Bristol's trade with Ireland and the Continent, 1503–1601
The evidence of the Exchequer customs accounts
Evan Jones & Susan Flavin, editors
'Four Courts Press, the Bristol Record Society, and the editors of this book have done early modern economic historians a great service in providing such a detailed, easily accessible volume of exchequer accounts covering trade between the port of Bristol and both Ireland and the Continent during the sixteenth century. These very thorough records, found in the National Archives, provide much detailed information, including the date of the voyage, the name of the ship and shipmaster, the type and amount of goods entering or exiting the country, the sort of customs levied, and for those products subject to “poundage”, their nominal value … A number of superb enhancements give this collection tremendous added value. There are helpful maps showing where all of the ports are located, an extremely valuable and exhaustive glossary of commodities and weights and measures, and another of place-names and their locations (co-ordinates). In addition, separate and wonderfully detailed indices of people, places, and ships are included … this is an excellent resource for future studies of early modern English economic history and an indication of the kinds of expanded access to important documents that the internet age has in store for us', Ben Lowe, Sixteenth Century Journal (2011).
‘An important contribution to scholarship on Ireland’s economy in the context of the wider Irish Sea and northwest Europe … the editors are to be congratulated for making such useful primary information available … [this book] helps elucidate the nature of trade with Ireland from the end of the Middle Ages into the early modern period … This important study has obvious implications for research into the emergence of capitalism in Ireland … Readers will discover many items of interest in the summarized information … The value of the present volume is in the exceptionally rich amount of factual information that these account records contain ... Flavin and Jones have performed a valuable service in producing this volume .. this project and its outputs represent a most valuable addition to the study of later medieval and early modern Ireland', Niall Brady, Eolas (2010).
‘Listing the duties paid to the crown for every item that arrived or departed from the country, Britain’s exchequer customs accounts provide the most complete record of any pre-modern country’s trade history. This massive volume contains copies of the extant account records for Bristol for the 16th century, providing an unparalleled raw view of the port’s trade with Ireland and the European mainland', Reference & Research Book News (May 2010)
'Two factors make [this] work remarkable, the first is that the records survive and the second that they have been reproduced in an easily accessed format ... [this work] will shed considerable light on Waterford trade ... [it] will stimulate considerable further research into early trade and shipping. It is a valuable piece of work and indicates the treasure trove yet to emerge from archives ... I have no doubt that this meticulous work will kick start several trade and shipping historical studies among serious maritime historians as well as local history study groups. The book itself is competently produced by Four Courts, the binding robust which is essential for the number of pages. The dust jacket is elegantly based on an image of the records themselves', Newsletter of the Maritime Institute of Ireland (Autumn 2009)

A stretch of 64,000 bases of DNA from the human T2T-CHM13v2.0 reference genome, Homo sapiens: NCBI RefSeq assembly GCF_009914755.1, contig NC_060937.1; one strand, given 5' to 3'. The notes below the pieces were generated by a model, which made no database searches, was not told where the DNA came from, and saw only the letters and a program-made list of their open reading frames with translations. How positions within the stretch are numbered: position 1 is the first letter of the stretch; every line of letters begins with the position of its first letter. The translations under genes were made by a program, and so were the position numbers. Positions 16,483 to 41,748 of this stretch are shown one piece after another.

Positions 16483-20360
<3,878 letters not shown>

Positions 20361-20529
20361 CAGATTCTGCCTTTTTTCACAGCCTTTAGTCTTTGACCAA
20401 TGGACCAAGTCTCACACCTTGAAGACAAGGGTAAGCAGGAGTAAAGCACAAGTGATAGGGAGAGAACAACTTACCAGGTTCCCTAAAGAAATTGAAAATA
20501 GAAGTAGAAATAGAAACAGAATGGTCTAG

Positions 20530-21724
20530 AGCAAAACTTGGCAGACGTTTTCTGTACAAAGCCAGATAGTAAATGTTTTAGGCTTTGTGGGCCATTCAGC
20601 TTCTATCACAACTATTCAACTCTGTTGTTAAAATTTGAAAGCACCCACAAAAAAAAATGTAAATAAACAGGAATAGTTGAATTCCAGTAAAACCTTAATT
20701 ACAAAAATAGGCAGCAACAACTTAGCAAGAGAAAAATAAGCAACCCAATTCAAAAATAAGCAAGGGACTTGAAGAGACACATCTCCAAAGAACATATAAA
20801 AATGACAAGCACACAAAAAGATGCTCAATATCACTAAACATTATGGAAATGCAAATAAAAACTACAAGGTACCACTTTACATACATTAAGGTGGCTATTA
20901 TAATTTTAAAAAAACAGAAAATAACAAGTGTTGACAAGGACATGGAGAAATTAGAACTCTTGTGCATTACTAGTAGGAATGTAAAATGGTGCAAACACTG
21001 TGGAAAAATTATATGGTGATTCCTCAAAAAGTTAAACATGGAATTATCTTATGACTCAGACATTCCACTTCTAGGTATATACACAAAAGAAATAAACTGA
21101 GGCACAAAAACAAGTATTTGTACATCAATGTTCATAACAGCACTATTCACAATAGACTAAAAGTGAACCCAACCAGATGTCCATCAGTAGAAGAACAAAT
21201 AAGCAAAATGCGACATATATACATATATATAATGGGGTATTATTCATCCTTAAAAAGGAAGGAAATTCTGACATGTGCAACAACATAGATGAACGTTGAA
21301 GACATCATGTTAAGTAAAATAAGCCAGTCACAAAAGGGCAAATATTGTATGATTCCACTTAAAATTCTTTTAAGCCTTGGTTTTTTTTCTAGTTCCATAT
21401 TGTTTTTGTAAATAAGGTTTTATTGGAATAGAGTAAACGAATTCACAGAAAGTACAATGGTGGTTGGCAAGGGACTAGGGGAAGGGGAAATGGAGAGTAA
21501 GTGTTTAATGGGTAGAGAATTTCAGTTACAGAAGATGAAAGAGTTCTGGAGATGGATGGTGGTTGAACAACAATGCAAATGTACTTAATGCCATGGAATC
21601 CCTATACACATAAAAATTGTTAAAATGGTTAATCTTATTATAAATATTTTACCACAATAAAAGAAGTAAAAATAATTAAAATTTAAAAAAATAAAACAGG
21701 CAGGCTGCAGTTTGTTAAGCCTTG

‘The glory of the English customs accounts is, as the editors' introduction notes, their very detail. Sometimes, this can lead in unexpected directions. This is particularly the case with the Bristol accounts which (uniquely among the English customs accounts) usually name the port of origin or destination of each ship. Consequently, one can identify the merchandise coming in from or going out to Bristol's overseas markets. The editors use this unique information to argue persuasively that the Bristol accounts are our best surviving source for Irish economic history, since the Irish trade played a major role in Bristol's commerce. Indeed, they demonstrate that before and during the Nine Years War (1594–1603) the Irish economy was much more developed than had been thought previously (notably by Ada Longfield and Wendy Childs). Far from solely exchanging fish and animal skins for English manufactured goods and continental re-exports, the Irish increasingly shipped manufactured goods to Bristol and imported sophisticated consumer goods. As their trade volume expanded, commercial exchanges between Bristol and the southern Irish ports came to be dominated by Irish merchants … This is not the only revision to which this edition contributes. It remains to be seen if the communis opinio is supported by a detailed study of Bristol's trade with western France and the Iberian peninsula on the basis of this edition … All in all, this is a magnificent edition, and the editors are to be congratulated', Stuart Jenks, Economic History Review (2010).
‘This substantial volume emerged from a project funded by the UK’s Economic and Social Research Council, covering the trade between Bristol and Ireland in the sixteenth century. However, it offers readers a range of evidence that extends beyond that particular trade, printing full transcripts of seven selected years between 1503 and 1551, of the “particular” accounts of Bristol’s trade, depicting the entire network created by the port’s merchants, not just with Ireland … All this information is particularly valuable since the Irish archives themselves were comprehensively destroyed when the Dublin Public Record Office was blown up in June 1922 during the civil war … the evidence of the Bristol accounts is a most valuable addition to our knowledge of English overseas trade', Pauline Croft, International Journal of Maritime History (2011).